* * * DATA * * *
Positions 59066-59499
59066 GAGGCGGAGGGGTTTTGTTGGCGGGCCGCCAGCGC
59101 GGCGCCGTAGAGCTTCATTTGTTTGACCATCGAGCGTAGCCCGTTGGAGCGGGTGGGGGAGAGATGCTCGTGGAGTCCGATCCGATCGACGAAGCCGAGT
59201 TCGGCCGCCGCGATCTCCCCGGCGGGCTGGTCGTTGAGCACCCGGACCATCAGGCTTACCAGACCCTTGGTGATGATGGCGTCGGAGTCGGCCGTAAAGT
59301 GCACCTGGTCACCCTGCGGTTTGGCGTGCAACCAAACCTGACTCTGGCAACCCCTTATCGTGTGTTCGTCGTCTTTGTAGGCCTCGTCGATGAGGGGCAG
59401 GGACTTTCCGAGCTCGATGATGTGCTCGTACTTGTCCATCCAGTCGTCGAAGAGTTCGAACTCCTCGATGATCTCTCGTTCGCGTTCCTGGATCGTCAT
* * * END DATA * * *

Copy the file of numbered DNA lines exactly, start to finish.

Positions 59066-59499
59066 GAGGCGGAGGGGTTTTGTTGGCGGGCCGCCAGCGC
59101 GGCGCCGTAGAGCTTCATTTGTTTGACCATCGAGCGTAGCCCGTTGGAGCGGGTGGGGGAGAGATGCTCGTGGAGTCCGATCCGATCGACGAAGCCGAGT
59201 TCGGCCGCCGCGATCTCCCCGGCGGGCTGGTCGTTGAGCACCCGGACCATCAGGCTTACCAGACCCTTGGTGATGATGGCGTCGGAGTCGGCCGTAAAGT
59301 GCACCTGGTCACCCTGCGGTTTGGCGTGCAACCAAACCTGACTCTGGCAACCCCTTATCGTGTGTTCGTCGTCTTTGTAGGCCTCGTCGATGAGGGGCAG
59401 GGACTTTCCGAGCTCGATGATGTGCTCGTACTTGTCCATCCAGTCGTCGAAGAGTTCGAACTCCTCGATGATCTCTCGTTCGCGTTCCTGGATCGTCAT